I am hard-pressed to think of anything more indulgent and luxurious than to tip-toe back into a quiet house after running and getting back into my jammies, back into bed and try to catch a few more zzz's before the kids wake up.
Especially if it's sunny and fresh outside my bedroom window.
And, yes, I realize this is turning into a running blog - and honestly it may be. I am learning so, so, so much more about (an already entrenched passion in me) how our relationships with our bodies (and health) directly relate to and tie in to our relationship with God. I am learning so much more and more.
And what I am learning is all good news!
I have heaps of pictures I want to post, a precious new family member coming to visit (only two weeks old!), bathrooms to clean and a couple weeks of school to close-up; but here is a fabulous link for now that describes exactly what I am learning. In order to trust God, I have to know what a life of trusting Him looks like. I think so often (to me) it has looked like will-power and fear (panic!) and responsibility and check-lists.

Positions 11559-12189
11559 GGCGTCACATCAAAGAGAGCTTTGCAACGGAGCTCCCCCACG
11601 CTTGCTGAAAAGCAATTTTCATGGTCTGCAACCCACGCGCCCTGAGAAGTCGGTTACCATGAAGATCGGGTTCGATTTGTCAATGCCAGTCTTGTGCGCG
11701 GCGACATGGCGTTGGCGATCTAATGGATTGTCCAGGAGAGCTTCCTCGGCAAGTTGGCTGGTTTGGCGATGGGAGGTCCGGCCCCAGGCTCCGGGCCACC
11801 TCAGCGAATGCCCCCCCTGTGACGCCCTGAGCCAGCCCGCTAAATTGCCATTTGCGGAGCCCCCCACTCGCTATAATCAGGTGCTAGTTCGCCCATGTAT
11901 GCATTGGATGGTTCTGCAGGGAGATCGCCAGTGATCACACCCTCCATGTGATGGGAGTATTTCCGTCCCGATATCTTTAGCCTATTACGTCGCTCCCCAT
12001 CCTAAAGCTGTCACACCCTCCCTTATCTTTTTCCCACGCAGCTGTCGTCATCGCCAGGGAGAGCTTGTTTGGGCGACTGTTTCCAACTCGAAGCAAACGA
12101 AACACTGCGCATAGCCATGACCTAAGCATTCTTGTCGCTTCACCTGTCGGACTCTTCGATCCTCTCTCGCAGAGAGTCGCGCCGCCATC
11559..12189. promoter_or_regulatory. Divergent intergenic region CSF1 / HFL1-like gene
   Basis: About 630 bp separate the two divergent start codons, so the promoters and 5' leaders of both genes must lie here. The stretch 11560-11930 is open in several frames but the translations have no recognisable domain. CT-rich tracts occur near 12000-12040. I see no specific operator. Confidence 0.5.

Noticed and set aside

But if God actually is trustworthy and kind and all I know Him to be - letting go and enjoying that should really all look very different in me. Running is showing me what that means right now. Trail running with girlfriends is becoming my canvas of play. And the new place of beauty I am learning so much in right now.
"Stuart Brown has done wonderful research on play - his book has really helped me get my head and heart around play. Rather than defining play, Brown proposes seven properties of play. One property of play is that it's time spent without purpose. In our culture that's also known as an anxiety attack. Our TO-DO lists are so extensive that we feel like slackers if we're not working to check off tasks every single minute of the day and night. Even sleep has started to feel self-indulgent.
Brown also identifies losing track of time as an important property of play. Understanding this property of play has taught me a lot about myself. For me, nesting is play. Piddling around my house is play. Editing photos is play.
Brian Sutton-Smith writes, "The opposite of play is not work; it's depression." The more I play, the more I believe it."